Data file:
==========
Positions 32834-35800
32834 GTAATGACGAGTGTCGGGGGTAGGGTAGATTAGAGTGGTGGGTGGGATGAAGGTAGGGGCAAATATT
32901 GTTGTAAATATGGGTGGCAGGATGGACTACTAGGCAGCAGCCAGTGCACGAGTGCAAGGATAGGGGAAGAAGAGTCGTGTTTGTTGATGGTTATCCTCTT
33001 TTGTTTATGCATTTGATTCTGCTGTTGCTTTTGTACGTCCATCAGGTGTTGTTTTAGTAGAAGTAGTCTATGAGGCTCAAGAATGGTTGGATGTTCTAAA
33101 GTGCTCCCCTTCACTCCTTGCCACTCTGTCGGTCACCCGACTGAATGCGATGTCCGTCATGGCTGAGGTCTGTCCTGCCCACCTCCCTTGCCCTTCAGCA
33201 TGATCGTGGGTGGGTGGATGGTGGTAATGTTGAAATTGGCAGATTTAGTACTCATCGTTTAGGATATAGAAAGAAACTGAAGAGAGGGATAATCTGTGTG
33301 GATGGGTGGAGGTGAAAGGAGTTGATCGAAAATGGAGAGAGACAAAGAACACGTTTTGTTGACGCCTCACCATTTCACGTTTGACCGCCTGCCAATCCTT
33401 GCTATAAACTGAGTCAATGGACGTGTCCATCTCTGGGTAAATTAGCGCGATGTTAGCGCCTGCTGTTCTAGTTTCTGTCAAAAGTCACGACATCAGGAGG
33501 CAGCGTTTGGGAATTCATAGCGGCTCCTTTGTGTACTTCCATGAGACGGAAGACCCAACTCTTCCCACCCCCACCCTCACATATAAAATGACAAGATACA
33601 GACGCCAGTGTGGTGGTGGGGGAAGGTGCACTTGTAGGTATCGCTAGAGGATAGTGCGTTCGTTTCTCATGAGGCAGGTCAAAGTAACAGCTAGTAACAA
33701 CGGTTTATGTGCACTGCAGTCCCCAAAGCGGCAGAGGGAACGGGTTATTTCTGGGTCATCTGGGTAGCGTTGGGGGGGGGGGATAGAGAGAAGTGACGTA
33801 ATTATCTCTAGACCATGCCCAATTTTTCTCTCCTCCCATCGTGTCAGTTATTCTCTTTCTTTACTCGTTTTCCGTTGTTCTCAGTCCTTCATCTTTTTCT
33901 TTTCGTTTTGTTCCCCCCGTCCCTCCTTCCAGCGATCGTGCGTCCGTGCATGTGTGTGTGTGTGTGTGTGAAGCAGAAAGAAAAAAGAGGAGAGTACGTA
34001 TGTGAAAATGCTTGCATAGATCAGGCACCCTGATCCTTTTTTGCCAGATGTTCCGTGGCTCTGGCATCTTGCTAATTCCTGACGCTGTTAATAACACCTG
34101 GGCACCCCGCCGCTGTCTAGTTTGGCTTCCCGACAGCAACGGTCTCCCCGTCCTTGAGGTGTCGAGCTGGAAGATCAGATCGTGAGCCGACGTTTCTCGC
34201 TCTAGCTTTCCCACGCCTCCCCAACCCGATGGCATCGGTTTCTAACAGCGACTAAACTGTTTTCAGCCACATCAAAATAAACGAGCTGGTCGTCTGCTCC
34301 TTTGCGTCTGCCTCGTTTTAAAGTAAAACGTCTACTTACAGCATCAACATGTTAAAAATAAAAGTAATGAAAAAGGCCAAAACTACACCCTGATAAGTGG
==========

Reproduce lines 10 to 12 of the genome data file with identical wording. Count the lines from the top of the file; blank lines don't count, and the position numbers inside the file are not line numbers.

33601 GACGCCAGTGTGGTGGTGGGGGAAGGTGCACTTGTAGGTATCGCTAGAGGATAGTGCGTTCGTTTCTCATGAGGCAGGTCAAAGTAACAGCTAGTAACAA
33701 CGGTTTATGTGCACTGCAGTCCCCAAAGCGGCAGAGGGAACGGGTTATTTCTGGGTCATCTGGGTAGCGTTGGGGGGGGGGGATAGAGAGAAGTGACGTA
33801 ATTATCTCTAGACCATGCCCAATTTTTCTCTCCTCCCATCGTGTCAGTTATTCTCTTTCTTTACTCGTTTTCCGTTGTTCTCAGTCCTTCATCTTTTTCT